On Mar 9, 2014, at 7:46 AM, Jack Stenner <[log in to unmask]> wrote:

> Behavior instead of process. Yes! This enables a more fluid thinking about the possibilities. It also bridges the discussion between Curt and Barbara. The thing that happens in the world as a result of the confluence of human and nonhuman “intertwingling” (thank you TN) may or may not be what was intended. Often the most meaningful experiences arise when intention is thwarted. For me, I am less interested in human or nonhuman, but in those poles as a continuum: hybridity.
> 
> When we talk about “code” I think it’s too easy to fall into the trap of imagining it only as a set of procedures; a process encoded in the form of a language. Code is quickly becoming less static in this sense (not that any language could ever be static). Even if the code is object-oriented and encapsulates the concept of behaviors, we think of it as compiled and never truly able to adapt to the dynamics/vagaries of the “real” world. If we think of code as performative in the sense of “behavior” it allows us to consider learning and transformation (as Jon suggested). This brings me back to the concept of the post-structural database. It’s not to simply embody a Derridean linguistic model, it’s to take those insights into meaning making to create a “realtime” action/response system that allows software to be dynamic, simultaneously human/nonhuman, and to learn/respond in not necessarily deterministic ways. Maybe Google is already there, but I’m suspicious of its determinism.
> 
> I think of this as a method for programming in terms of cyclic time! Beautiful. Exciting conversations…need to get to work!
> 
> Jack
> 
> On Mar 9, 2014, at 8:14 AM, Jon Ippolito <[log in to unmask]> wrote:
> 
>> A better word than "process" to describe these works might be "behavior," because it suggests an action that can be learned, transformed, and passed on. In our book _Re-collection_, due out later this year, Richard Rinehart and I examine how replicating behaviors, rather than files on a hard drive, may be the best way to preserve many software-based artworks.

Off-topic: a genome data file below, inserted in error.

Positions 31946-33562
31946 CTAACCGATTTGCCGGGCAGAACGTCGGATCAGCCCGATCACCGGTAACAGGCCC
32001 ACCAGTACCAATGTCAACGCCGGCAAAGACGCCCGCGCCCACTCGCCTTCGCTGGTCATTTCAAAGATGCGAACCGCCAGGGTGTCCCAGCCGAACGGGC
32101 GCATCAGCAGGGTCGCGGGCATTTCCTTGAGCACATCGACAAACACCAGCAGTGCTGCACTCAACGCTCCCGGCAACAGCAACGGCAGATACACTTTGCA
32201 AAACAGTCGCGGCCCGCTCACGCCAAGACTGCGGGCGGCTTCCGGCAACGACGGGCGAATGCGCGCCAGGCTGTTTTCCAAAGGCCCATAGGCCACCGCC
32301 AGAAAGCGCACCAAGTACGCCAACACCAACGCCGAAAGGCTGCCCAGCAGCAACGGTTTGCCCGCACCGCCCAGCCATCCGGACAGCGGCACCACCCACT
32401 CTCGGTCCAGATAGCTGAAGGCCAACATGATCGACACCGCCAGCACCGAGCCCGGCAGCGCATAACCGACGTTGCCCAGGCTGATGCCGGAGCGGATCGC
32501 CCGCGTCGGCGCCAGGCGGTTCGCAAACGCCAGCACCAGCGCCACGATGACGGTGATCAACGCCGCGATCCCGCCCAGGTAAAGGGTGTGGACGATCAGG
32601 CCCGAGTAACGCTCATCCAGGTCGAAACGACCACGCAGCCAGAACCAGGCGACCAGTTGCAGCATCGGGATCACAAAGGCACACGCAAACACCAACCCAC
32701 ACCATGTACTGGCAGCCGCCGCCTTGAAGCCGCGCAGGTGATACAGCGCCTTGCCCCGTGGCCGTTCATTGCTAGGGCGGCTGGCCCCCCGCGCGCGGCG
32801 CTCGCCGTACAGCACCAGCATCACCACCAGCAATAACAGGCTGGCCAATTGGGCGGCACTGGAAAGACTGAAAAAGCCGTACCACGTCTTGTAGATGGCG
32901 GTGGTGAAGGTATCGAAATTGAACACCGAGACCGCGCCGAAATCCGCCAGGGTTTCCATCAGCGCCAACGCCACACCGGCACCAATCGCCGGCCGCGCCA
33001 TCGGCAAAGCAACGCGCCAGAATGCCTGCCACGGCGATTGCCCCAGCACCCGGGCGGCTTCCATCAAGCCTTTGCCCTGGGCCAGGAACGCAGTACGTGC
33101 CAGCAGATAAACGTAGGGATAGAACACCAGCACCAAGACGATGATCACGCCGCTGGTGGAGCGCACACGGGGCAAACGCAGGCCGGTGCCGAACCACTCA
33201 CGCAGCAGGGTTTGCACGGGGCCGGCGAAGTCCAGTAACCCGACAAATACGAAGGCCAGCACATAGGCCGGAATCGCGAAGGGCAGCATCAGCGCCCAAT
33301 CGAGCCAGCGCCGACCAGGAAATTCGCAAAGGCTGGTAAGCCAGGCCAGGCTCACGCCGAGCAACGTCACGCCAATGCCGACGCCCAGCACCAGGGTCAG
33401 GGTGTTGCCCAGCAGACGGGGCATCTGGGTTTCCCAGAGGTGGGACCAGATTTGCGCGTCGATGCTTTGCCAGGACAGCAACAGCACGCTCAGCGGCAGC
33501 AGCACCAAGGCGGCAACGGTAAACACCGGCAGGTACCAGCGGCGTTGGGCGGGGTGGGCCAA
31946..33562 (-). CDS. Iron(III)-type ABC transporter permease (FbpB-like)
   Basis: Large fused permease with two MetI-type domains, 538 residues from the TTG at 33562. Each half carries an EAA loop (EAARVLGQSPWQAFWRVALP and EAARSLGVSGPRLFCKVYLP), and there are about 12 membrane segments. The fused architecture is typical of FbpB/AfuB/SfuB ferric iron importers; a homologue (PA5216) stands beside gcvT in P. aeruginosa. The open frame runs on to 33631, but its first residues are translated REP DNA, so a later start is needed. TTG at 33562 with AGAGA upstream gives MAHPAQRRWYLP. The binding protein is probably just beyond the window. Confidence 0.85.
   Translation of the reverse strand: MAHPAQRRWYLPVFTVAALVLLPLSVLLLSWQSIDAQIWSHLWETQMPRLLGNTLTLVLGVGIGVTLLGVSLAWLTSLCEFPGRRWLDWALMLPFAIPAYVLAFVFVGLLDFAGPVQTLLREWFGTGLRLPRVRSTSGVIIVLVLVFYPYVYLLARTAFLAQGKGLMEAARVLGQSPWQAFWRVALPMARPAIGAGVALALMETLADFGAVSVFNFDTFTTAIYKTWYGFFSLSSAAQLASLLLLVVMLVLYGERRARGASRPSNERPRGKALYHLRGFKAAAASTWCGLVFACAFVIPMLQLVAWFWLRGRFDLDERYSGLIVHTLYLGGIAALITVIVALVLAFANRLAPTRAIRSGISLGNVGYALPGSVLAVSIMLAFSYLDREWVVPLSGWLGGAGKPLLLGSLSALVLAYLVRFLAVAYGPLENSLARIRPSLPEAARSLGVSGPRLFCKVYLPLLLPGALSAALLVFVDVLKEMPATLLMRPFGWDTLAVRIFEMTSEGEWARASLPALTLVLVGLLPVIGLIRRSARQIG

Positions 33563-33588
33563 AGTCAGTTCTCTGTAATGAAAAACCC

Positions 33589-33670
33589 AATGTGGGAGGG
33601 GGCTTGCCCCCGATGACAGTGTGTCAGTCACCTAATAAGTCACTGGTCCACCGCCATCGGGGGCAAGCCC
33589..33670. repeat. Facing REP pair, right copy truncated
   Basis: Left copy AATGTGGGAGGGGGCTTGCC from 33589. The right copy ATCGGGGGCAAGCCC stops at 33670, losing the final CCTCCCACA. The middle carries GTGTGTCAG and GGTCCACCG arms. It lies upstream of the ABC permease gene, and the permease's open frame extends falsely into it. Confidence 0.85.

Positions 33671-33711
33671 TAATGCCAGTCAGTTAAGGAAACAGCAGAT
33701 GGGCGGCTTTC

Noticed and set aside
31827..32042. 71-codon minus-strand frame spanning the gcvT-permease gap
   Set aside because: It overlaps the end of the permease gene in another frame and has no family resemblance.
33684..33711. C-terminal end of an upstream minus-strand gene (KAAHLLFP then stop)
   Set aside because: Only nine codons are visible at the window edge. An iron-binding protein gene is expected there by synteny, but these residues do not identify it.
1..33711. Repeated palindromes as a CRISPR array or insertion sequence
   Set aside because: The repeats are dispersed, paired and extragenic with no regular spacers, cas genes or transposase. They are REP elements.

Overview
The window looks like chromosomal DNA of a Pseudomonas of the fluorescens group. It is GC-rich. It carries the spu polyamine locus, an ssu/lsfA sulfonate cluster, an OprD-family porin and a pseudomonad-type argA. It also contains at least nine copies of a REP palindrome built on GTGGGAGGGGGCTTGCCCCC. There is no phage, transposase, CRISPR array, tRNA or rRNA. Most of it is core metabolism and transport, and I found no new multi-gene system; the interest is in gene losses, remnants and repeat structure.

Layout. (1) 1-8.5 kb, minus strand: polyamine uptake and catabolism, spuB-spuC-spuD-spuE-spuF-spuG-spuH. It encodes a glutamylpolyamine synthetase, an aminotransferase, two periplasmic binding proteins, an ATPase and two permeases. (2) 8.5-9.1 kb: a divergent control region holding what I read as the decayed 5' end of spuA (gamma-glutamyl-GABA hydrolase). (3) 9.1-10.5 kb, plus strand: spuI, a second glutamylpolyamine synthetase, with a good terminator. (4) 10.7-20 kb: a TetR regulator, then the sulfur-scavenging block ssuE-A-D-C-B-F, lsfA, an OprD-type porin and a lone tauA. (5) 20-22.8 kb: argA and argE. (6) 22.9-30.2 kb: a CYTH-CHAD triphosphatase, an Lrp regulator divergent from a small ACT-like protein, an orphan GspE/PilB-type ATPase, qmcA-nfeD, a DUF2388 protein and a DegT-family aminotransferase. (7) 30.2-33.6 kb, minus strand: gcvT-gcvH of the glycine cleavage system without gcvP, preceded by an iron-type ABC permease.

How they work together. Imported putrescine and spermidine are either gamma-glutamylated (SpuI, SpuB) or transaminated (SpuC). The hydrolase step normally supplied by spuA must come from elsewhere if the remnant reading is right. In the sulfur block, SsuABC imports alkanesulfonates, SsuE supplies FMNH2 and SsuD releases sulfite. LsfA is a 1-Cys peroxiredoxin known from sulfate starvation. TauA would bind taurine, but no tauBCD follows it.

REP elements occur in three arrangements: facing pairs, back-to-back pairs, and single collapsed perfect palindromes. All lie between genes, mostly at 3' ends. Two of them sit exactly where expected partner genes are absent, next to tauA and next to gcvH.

> 
> 
> 
> 
> On Mar 8, 2014, at 7:00 PM, Curt Cloninger <[log in to unmask]> wrote:
> 
>> Thanks Barbara,
>> 
>> I am with you regarding the agency of physical materials. Yes, knitting is a collaboration between the live human knitter, the history of knitting as a cultural practice, the climate temperatures of the world that would lead humans to develop a historical "code" of knitting, the materiality of sheep, grass, wool, spinning tech, etc.
>> 
>> But I am also positing that "language" is itself a force in the material world. So I don't solely identify Derrida with "the linguistic turn" any more than I see him excluded by (or overcome by) "the affective turn." From the perspective I am trying to forward, knitting patterns (code) are not solely a "human" thing, nor solely a "semiotic" thing. Knitting code arises in the world at the confluence of immanent historical forces (global temperature, human skin, human hands, sheep, grain, grazing propertly laws, the materiality of wool, the technology of spinning wheels and looms, the technology of writing and speaking, the culture of knitting circles and quilting bees) and feeds back into the world to further affect future forces.